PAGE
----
We, as members of Christ's body, have power to do amazing things. The power of the Holy Spirit resides with his presence in each of us, and through it we can perform miracles, that the Son of God might be glorified, and through Him, the Father. But, and this is a big but, it is my firm conviction that our ability to demonstrate the power and presence of the Spirit in us and of the Son with us and of the Father for us is absolutely, necessarily connected to the depth of our relationship with the triune God. The Spirit is within each of us, but his outpouring of power comes when their is commitment and consistency and connection in that intimate presence. And in order to develop that intimacy, we have to know what the voice of the Spirit sounds like.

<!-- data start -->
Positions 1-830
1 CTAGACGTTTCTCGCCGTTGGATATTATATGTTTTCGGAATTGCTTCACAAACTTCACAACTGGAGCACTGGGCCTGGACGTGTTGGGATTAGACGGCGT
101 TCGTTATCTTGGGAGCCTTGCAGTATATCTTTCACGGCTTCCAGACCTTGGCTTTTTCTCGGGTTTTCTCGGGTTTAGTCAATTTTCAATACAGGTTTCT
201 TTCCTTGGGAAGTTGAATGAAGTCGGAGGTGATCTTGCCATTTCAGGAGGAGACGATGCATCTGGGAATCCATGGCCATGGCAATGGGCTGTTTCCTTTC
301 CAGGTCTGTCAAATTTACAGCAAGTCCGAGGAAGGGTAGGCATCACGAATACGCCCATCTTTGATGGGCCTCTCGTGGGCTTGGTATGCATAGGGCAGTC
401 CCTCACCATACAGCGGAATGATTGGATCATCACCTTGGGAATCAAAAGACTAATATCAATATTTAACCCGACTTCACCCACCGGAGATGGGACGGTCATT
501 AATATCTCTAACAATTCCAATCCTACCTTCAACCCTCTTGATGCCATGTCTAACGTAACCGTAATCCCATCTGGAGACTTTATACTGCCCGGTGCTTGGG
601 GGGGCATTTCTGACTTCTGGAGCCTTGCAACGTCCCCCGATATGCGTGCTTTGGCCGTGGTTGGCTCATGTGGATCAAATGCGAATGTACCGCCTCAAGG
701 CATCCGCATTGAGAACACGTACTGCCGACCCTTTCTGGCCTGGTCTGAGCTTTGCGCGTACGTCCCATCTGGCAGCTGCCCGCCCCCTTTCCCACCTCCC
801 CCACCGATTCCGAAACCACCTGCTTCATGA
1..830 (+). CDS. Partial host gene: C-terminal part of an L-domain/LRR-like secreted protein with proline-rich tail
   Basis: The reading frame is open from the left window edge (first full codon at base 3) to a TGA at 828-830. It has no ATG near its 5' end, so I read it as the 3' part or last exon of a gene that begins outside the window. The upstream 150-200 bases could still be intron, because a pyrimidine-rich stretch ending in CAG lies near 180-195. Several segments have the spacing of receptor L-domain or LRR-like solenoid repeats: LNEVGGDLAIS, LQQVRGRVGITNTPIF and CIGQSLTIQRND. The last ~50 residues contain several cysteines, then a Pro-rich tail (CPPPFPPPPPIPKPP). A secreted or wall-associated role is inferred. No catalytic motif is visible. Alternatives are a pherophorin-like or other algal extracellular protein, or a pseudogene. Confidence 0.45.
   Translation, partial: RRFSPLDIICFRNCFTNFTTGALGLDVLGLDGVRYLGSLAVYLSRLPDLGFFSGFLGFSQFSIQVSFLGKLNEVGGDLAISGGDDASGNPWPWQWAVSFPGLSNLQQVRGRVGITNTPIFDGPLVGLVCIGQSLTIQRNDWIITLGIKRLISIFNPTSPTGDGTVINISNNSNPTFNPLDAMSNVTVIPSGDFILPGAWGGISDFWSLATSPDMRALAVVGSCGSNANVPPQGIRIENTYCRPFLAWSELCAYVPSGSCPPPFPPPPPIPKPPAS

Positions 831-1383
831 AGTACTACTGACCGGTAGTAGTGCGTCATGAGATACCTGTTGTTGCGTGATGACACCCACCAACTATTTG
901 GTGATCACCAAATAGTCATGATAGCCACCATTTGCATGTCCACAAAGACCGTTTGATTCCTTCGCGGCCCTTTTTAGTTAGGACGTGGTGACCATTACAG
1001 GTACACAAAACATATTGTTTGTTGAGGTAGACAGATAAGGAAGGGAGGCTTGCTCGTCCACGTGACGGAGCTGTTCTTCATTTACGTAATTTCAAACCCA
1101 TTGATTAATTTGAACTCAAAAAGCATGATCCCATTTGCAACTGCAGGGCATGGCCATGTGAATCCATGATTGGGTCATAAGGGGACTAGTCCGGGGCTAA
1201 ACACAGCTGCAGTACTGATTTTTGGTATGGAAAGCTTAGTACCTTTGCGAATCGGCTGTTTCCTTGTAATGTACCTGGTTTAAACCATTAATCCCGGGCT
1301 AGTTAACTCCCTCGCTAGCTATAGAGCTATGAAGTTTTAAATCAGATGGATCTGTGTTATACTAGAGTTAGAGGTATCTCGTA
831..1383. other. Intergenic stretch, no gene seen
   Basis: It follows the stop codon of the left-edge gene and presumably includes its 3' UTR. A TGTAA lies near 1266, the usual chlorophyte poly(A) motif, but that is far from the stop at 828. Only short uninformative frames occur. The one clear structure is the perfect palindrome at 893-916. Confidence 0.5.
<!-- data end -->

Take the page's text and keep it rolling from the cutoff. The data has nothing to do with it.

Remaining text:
I believe it's worth noting and clarifying, at this point, that the Spirit does speak to us, or, at the very least, is willing to. For some, this may involve an audible voice. For others, his word and will may appear to us in another way. The voice may not be audible as human voice is audible - but it is a voice. It is personal, and it has language, and complexity, and intention in what it communicates. It is more than a simple nudge for which we fill in the blanks. It is an individualized message given at specific moments in time for our guidance and for the glory of God. Jesus explained to his disciples at the Last Supper that there was more he wanted to tell them, but they weren't ready. "When the Spirit of truth comes," he said, "he will guide you into all truth. He will not speak on his own but will tell you what he has heard. He will tell you about the future. He will bring me glory by telling you whatever he receives from me (John 16:13-14)." Nothing about this statement encourages us to impart any kind of metaphor to Christ's usage of the verbs guide, speak, and tell. He says clearly and plainly that the Holy Spirit will communicate with us in specific language at specific moments in time for specific reasons. And, again, Peter's message at Pentecost assures us that this promise was not just for the disciples in that room, but that the communication of the Holy Spirit is for all believers for all time.